Blog

John S. Ehrett, J.D. Candidate, Yale Law School
October 27, 2015

Introduction

As online communications have proliferated, discursive norms unique to the medium have emerged. The use of emoticons and, more recently, emojis—pictograms often conveying multiple layers of semantic meaning—has figured prominently in this process.[i] In the normal course of online interaction, Internet users routinely parse the symbolic significance of various emoticons and emojis.

Omer Tene, Vice President of Research and Education, IAPP
November 28, 2015

For more than a decade, the policy debates around informational privacy have focused on the fickle notion of identifiability. Companies and government agencies sought to collect and use personal information to deliver services, improve products and conduct research, while at the same time protecting individuals’ privacy by de-identifying (anonymizing) their data. Surely, by reliably unlinking personal information from individual identities, organizations could reduce the privacy impact of their actions.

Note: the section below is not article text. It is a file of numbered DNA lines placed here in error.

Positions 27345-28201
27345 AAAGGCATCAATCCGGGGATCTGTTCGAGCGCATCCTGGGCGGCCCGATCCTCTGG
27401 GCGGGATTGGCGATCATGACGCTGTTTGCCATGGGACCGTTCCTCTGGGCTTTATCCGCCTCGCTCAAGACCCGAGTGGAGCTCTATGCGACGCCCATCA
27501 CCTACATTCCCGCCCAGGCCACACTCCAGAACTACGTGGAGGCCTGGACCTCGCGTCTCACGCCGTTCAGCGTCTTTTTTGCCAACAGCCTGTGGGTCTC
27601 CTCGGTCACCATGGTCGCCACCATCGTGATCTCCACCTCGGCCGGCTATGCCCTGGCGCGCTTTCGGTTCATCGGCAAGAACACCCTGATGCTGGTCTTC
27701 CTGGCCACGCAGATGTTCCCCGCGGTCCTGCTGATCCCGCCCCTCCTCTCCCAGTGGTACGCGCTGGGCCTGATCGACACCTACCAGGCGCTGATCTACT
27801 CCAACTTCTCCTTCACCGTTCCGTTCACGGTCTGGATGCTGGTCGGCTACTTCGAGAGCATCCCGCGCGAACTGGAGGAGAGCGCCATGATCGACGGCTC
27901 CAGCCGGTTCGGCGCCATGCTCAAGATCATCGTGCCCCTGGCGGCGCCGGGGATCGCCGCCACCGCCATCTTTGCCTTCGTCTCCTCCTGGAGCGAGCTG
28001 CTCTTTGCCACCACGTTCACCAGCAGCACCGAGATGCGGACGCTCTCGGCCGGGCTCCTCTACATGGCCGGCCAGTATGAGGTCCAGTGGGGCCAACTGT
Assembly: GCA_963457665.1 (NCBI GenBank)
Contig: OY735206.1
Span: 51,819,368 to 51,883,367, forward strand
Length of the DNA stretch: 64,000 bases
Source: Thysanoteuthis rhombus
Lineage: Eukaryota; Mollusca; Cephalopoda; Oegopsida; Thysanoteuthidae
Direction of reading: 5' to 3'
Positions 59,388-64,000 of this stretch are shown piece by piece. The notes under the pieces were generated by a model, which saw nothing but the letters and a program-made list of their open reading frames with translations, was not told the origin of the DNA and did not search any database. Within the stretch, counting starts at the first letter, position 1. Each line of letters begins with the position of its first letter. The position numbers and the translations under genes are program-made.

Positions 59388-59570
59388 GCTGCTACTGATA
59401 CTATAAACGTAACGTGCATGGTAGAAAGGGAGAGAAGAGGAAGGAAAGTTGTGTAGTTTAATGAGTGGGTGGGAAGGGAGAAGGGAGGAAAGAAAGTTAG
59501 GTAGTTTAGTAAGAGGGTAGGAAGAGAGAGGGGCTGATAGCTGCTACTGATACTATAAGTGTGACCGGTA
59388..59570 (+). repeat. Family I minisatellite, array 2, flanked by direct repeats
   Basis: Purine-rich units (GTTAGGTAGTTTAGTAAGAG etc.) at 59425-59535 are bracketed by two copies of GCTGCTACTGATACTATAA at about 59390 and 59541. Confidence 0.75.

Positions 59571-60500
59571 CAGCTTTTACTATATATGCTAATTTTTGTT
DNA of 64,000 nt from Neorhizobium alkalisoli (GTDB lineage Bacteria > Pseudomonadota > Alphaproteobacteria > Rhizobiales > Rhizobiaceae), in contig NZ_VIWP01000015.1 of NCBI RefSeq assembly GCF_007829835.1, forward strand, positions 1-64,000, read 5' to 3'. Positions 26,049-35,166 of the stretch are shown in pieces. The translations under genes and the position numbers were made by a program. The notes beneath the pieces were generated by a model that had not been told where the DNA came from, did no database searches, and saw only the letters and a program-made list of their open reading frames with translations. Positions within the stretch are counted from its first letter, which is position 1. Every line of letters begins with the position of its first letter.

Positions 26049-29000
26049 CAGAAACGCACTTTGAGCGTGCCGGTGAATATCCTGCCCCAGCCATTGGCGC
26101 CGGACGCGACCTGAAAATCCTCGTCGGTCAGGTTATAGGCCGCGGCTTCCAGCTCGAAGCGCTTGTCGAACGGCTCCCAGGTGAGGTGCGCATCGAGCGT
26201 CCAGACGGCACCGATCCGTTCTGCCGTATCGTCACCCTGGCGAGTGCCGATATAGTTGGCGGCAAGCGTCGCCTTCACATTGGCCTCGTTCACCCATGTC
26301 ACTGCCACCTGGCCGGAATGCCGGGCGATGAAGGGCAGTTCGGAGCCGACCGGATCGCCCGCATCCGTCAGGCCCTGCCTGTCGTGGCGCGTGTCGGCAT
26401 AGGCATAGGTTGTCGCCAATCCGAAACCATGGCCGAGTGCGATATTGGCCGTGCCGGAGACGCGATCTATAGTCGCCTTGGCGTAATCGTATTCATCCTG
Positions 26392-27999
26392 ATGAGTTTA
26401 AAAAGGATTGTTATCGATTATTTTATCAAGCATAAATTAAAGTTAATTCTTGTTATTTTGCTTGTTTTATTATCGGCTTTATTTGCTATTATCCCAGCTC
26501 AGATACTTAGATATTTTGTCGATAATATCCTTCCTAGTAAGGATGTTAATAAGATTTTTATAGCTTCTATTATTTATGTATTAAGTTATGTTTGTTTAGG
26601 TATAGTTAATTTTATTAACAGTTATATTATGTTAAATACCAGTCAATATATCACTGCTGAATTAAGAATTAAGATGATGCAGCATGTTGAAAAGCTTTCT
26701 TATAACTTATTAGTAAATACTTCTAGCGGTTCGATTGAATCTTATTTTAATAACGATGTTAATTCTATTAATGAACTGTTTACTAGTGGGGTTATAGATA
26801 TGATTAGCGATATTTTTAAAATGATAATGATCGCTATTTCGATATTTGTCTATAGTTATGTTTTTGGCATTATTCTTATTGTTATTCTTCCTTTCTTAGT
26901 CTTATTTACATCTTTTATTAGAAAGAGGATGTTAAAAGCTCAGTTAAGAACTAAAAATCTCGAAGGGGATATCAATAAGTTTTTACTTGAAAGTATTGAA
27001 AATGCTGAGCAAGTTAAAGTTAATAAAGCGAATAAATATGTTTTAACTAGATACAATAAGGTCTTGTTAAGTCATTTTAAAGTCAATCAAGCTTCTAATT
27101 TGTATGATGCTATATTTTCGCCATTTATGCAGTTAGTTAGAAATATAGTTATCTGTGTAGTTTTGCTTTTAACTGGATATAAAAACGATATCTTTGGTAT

We are pleased to announce the Winter Issue of Volume 16 of the Yale Journal of Law and Technology.

YJoLT is once again pleased to offer a preview of our upcoming Winter issue.  This year, we’ve selected BJ Ard’s timely and thought-provoking new article, “Confidentiality and the Problem of Third Parties: Protecting Reader Privacy in the Age of Intermediaries.”

Ryan J. Mitchell, Can Sun

Looking back one day, we may find that one of the great stories of the ‘Teens was the dawning recognition that a new kind of surveillance state was emerging, not just nationally, but globally. [1]

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